The example is the one below, which was the first example in knotwilg's new series on Attack & Defence. I choose this simply because, when I saw it, I was surprised that he said it was hard to evaluate. It looked simple to me - there was a classic barmkin!


Have you discussed the barmkin theory before? Or is it a recent discovery?



Quote:

The diagonals I am talking about - which I (?surely correctly) called "major diagonals" - run A1 to T19 and A19 to T1.


OK, we can work with that!

Quote:
My program tells me that the area of interest for the next play is main the left side (the whole half), but with some secondary interest in the top left triangle (north of the A! to T19 line).


I'm left to assume that this is due to Black having played 2 stones extra in the remaining area.

Quote:
It also tells me that the likely move will be on the third line or below (but does not have to be).


This I can't reengineer.

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At this stage I, the human, take over. I choose promising points in the designated areas and then run the new position through the program. I can then choose the move that gives the biggest desirable change.


Change in what?

Quote:
Essentially this is the figure that shows the highest preponderance of control of the entire board


How does your program measure "control of the entire board"?

Quote:
but when I make my choice I impose two things on the available moves: (1) my human knowledge as an amateur go player, and (2) a preference for a move that closes gaps in areas where the opponent had a lead over moves in areas where I already have a lead - lead as defined by the program's preponderance count, of course. This preference is the result of my observation that best results seem to come from avoiding unstable equilibrium.


I would think "available moves" are either inspired by your go knowledge, or by the algorithm. Is there a first source for available moves (other than mere legal moves)?

Quote:
Note carefully that I am not choosing an area and then trying to get help with the precise spot therein to play. I want the program, which surveys the entire board, to show me the area or areas to play in. This is fundamentally different from what Mizokami advocated.


So all in all, the program tells you which area to play in, then you apply go knowledge to choose the move. That I can fathom. I still don't see how the diagonals fit in though.

Quote:
I ought to have added also that when there is an obvious hotspot, that takes precedence over the program, and I define the hotspots on the fly. I see no hotspot here, so I look for a move on the third line on the left side. Strictly, I should input lots of moves as per what I described just above, but I'm a great fan of common sense (aka laziness) so I would play A.


So there are exceptions to your procedure where you bypass the area algorithm and just make an obvious best move. Fair enough.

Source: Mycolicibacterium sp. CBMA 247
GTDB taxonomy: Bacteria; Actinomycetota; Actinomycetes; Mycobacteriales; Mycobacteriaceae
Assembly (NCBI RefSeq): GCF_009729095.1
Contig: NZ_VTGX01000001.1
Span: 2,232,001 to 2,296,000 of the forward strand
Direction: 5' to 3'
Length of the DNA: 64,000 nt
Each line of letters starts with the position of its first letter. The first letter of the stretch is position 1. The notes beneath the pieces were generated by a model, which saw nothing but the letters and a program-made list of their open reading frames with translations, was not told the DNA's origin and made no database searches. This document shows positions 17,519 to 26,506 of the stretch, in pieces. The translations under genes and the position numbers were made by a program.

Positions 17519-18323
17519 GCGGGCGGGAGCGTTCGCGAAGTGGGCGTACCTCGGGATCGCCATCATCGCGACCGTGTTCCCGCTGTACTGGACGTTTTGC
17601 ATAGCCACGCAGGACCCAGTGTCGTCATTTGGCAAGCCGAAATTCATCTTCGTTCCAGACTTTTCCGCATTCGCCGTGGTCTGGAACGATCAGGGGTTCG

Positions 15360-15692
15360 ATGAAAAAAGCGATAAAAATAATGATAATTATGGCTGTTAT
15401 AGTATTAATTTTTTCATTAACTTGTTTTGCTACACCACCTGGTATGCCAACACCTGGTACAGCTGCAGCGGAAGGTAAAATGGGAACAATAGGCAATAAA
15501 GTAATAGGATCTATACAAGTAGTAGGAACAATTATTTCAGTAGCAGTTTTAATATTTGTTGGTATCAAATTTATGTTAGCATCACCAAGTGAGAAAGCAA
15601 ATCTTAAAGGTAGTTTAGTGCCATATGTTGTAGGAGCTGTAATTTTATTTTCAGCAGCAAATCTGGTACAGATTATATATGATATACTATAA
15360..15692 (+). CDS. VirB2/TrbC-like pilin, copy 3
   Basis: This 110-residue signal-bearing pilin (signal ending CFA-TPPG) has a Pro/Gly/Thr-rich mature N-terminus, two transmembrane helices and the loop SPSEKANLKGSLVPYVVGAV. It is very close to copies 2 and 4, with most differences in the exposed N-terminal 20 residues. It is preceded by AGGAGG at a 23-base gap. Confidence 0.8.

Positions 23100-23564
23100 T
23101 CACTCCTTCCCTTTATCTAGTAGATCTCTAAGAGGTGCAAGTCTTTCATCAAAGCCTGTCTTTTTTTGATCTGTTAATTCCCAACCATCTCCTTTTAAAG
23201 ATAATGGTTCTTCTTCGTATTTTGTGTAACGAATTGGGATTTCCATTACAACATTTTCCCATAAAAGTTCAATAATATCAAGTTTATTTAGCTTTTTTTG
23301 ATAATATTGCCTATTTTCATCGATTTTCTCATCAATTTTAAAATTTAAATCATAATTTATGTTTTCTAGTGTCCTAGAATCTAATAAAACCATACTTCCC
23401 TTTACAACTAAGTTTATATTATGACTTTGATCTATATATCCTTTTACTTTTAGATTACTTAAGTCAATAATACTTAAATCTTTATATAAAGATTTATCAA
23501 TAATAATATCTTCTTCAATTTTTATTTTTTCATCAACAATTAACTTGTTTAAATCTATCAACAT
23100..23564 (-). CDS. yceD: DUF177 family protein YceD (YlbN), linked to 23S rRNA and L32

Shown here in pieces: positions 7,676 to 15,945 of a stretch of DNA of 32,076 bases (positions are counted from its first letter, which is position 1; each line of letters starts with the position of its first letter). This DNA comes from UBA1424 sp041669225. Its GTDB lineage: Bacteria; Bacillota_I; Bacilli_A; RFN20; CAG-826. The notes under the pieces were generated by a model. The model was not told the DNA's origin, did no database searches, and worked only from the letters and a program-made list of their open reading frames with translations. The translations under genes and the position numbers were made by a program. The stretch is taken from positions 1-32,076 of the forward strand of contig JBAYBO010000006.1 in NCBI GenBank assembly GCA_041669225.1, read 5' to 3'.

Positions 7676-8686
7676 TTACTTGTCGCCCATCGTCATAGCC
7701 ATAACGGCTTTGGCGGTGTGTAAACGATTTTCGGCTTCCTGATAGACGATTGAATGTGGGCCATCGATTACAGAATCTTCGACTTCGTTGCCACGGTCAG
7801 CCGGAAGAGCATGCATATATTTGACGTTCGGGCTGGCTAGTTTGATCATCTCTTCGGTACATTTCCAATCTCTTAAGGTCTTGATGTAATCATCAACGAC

I can see how the left side comes out of your program but not how it will designate the 3rd line (and not the 4th for example). But we're repeating ourselves.

Quote:
Beyond saying that it's obviously not a daft play, I'd find it hard to justify it in human terms. I could easily say that I am keeping away from thickness (Black's, above), but I could then say, well, if that's such a good idea, I can go one point further and bang up against the White 3-3 stone. It's already strong, so I don't mind strengthening it further, and I might even overconcentrate it.


Yes, this is one of the things we still haven't figured out, why in general AI prefers approaching 3-3 and not "shoulder hitting" it. Again I don't understand how your allegedly simple C# program gets to similar conclusions as AI. Why has no programmer figured that out before? Can you really not give us the simple logic behind it?

Quote:
I could waffle along further in similar vein, but when it comes down to it, I'm just choosing the moves that I'm familiar with. Strangely (or otherwise?) I seem to do quite well that way, and nearly every time end up on one of Lizzie's blue spots or a second or third best spot.


Jaw dropping indeed.

Quote:
One thing I do not do is a tactical search beyond a mere glance. Also, I do not factor in sente and gote. This is another thing that I perhaps ought to have mentioned before. I have come to the conclusion (on the basis both of rational thought and observations with my program) that sente and gote don't matter to a bot and probably shouldn't matter to us. That's a big and provocative statement, I know, but I'm fairly sure of it. However, I'm not going to elaborate on it here. I just toss it out as a thought.


It's a big thought. I agree a bot doesn't think of sente or gote. It does in probabilities and game results. But when interpreting those, we must stick with such concepts until we've either become bot-like or the game has been solved, leaving no room for heuristics. Neither is likely to happen. Replacing all concepts with counting arguments is not inconceivable but it's indeed baffling to read this from the biggest enthusiast I've known of Japanese Go terminology amassed through the ages. You are sure you're not impersonating a bot aficionado to make a fool out of all of us?